Americans are spending more time in front of electronic screens. Whether it’s a smartphone, a laptop computer or a television screen, some studies estimate that we spend as much as 12 hours per day in front of one screen or another.

And it’s happening for a reason. The technology we use every day is specifically designed by tech companies to keep our attention on their apps, websites, devices and social media platforms. Experts agree that all of this consumption might not be good for us.

A large body of scientific evidence has linked tech addiction — especially smartphone dependency, problematic internet use and gaming — with anxiety and depression. Not only can the anxiety and depression brought on by tech addition result in sleep problems, but also the artificial “blue” light emitted by computer screens and cellphones is known to suppress the production of melatonin, resulting in sleeplessness.

There are things you can do to help limit your screen time, and in turn, protect your health. If you believe that you use your devices a little too much, consider these five things you can do to approach technology more mindfully:

Log out: Social media platforms keep you logged in so that it’s easier for you to access their platform with the push of just one button, without even really thinking about it. When you are done using an app or a social media site, take the time to go to the top of the screen and click the “log out” button. This will require you to enter your user name and password the next time you want to log on, which will give you a couple of seconds to be mindful and consider, “Do I really need to go online and check this site right now?”

Use tech to fight tech: This might seem counterintuitive, but there are apps that can help you become aware of how much you use your smartphone, and awareness often is the first step in making a habit change. Apple users can use Screen Time, an app that lets you discover how often you use your phone, where you spend your time and which apps you use the most. You might be surprised as to how many hours of the day you spend with your phone in your hand.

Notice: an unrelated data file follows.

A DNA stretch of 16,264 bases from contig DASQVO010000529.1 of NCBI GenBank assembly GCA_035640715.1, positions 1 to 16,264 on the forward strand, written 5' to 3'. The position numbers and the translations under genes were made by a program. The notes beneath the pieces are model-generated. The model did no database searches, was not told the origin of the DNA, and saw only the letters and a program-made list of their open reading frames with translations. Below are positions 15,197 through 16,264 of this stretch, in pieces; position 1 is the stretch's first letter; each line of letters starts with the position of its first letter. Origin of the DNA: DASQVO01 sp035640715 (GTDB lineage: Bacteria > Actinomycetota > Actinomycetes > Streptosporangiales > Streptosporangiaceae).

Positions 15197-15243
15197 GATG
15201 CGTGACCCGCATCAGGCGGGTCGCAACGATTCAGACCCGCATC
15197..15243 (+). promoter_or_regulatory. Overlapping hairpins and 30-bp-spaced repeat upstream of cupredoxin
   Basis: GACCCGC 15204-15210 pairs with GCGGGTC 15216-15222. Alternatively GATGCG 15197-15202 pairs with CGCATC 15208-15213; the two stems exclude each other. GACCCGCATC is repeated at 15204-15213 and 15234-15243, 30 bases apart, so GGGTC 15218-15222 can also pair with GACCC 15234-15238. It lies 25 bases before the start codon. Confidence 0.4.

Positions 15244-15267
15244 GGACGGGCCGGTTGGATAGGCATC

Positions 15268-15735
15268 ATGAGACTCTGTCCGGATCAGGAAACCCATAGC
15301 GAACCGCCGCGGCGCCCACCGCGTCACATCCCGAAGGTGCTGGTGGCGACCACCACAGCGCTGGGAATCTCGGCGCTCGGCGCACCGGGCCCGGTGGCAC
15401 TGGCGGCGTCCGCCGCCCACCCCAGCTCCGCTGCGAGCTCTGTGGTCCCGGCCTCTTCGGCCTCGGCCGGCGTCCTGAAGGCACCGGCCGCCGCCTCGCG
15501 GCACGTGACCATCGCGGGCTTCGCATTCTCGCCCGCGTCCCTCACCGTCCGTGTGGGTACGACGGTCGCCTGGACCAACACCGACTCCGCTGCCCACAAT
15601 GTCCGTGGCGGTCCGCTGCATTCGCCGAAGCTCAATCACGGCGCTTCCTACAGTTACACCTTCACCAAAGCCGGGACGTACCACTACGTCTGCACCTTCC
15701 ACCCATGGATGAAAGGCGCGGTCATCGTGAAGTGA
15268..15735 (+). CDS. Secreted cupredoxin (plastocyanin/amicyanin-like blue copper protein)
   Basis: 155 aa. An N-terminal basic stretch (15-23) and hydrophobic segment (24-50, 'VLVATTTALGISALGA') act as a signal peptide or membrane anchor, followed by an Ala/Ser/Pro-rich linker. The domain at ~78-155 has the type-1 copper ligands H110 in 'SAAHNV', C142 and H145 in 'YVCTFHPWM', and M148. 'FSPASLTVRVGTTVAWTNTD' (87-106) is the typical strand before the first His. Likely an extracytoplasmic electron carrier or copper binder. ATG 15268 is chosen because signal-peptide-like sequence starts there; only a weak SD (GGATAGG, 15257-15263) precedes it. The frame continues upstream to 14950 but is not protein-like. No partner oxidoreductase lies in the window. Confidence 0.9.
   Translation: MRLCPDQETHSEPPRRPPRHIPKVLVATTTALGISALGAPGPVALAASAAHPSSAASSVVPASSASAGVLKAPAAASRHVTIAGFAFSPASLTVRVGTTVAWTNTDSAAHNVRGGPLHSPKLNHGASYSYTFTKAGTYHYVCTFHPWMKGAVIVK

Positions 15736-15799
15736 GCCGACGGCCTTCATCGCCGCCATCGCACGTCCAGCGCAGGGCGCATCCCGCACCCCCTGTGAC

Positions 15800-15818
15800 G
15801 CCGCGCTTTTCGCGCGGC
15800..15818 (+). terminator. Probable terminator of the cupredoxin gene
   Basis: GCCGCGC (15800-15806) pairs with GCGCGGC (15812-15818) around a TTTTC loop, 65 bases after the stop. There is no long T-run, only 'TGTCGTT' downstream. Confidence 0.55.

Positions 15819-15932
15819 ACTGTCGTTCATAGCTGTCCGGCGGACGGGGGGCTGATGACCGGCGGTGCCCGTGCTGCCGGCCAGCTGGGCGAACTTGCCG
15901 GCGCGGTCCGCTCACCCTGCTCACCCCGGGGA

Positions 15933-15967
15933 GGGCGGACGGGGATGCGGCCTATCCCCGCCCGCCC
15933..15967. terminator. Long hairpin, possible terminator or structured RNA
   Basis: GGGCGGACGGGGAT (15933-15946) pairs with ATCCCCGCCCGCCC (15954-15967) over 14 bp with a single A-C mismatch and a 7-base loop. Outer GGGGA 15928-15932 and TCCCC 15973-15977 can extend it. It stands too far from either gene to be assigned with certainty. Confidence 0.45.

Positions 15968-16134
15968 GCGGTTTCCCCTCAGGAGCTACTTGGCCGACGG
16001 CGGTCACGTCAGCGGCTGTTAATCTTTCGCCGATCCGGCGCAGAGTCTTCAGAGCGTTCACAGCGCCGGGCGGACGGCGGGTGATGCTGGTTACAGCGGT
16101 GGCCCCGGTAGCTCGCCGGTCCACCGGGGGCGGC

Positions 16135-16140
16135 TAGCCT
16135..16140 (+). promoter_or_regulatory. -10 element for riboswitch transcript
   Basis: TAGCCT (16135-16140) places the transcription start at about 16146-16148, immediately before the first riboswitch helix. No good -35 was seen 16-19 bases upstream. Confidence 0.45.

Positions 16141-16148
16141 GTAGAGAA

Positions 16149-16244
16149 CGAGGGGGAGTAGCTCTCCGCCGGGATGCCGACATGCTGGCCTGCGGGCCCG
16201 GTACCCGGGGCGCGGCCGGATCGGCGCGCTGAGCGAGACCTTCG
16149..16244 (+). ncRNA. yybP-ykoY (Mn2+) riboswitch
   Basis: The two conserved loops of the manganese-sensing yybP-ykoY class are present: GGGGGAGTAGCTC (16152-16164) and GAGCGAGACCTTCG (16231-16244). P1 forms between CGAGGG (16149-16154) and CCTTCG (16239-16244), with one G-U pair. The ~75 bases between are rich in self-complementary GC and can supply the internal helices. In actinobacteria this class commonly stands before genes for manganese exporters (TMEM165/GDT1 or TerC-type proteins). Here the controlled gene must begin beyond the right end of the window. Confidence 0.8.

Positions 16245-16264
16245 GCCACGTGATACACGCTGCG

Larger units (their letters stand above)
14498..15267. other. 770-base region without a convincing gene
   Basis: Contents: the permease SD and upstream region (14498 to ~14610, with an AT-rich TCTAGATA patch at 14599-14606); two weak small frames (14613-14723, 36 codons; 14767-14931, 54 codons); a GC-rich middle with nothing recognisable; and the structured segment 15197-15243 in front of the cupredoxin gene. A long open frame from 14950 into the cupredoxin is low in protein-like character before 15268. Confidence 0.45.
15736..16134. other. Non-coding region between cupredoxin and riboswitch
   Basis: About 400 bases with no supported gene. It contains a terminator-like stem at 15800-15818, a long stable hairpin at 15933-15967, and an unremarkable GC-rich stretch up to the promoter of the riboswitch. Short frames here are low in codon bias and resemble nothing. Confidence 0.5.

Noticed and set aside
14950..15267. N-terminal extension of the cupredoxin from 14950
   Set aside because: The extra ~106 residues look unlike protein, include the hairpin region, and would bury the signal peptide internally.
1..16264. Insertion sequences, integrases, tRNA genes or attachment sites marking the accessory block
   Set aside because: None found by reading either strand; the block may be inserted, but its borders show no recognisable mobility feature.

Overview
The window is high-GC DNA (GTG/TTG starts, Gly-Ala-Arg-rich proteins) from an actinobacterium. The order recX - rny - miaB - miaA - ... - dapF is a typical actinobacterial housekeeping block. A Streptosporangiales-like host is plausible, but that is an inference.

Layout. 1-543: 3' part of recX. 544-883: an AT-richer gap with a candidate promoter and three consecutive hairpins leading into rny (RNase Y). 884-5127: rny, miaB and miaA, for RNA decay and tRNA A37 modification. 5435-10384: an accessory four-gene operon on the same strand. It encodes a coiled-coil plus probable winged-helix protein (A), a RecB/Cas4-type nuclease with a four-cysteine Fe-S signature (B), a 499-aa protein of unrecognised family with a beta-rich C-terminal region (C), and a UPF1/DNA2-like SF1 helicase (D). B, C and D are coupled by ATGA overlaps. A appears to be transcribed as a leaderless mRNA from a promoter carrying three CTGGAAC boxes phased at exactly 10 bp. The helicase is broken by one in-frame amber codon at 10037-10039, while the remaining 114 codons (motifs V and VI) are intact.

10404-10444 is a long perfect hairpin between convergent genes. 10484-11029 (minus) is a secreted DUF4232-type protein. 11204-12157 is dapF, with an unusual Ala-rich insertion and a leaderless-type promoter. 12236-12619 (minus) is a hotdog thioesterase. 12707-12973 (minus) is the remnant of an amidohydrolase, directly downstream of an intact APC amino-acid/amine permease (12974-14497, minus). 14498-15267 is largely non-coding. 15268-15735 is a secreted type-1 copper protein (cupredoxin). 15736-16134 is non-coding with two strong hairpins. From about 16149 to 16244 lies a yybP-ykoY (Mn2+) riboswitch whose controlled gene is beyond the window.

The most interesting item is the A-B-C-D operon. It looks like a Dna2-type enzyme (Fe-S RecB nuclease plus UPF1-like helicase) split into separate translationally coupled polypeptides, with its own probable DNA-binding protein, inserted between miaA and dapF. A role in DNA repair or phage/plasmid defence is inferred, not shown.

Set limits: Consider setting limits such as not using your phone in the car, at the dining table, while waiting in line or while talking with other people. If you’re having coffee or lunch with someone, agree to put the phones away unless you really need to look something up or put your next meeting on the calendar. When you’re in line at the grocery store, there’s a strong tendency to fill the time by looking at something on your phone, but take a moment to leave your phone in your pocket and see if you can just be present.

Turn off notifications: Allowing notifications essentially gives your phone permission to interrupt you at any time of the day or night, under any circumstance. Try turning off all notifications except phone calls. If your work requires you to respond promptly to some emails, consider using an email app that allows you to assign VIP status to certain people so that you’ll only receive notifications from them.

Delete social media apps from your phone: For many people, this is the “nuclear option” but sometimes the most effective to claiming your time back from social media. You don’t have to delete your social media profiles, but consider deleting all the apps from your phone and accessing them from a laptop for a certain amount of time each day. Having a phone without the biggest temptations will simplify your tech life.

For more information on how to change your technology habits, visit the Center for Humane Technology at humanetech.com.

Matthew J. Daughenbaugh is the marketing and communications director at MercyOne Dubuque Medical Center.

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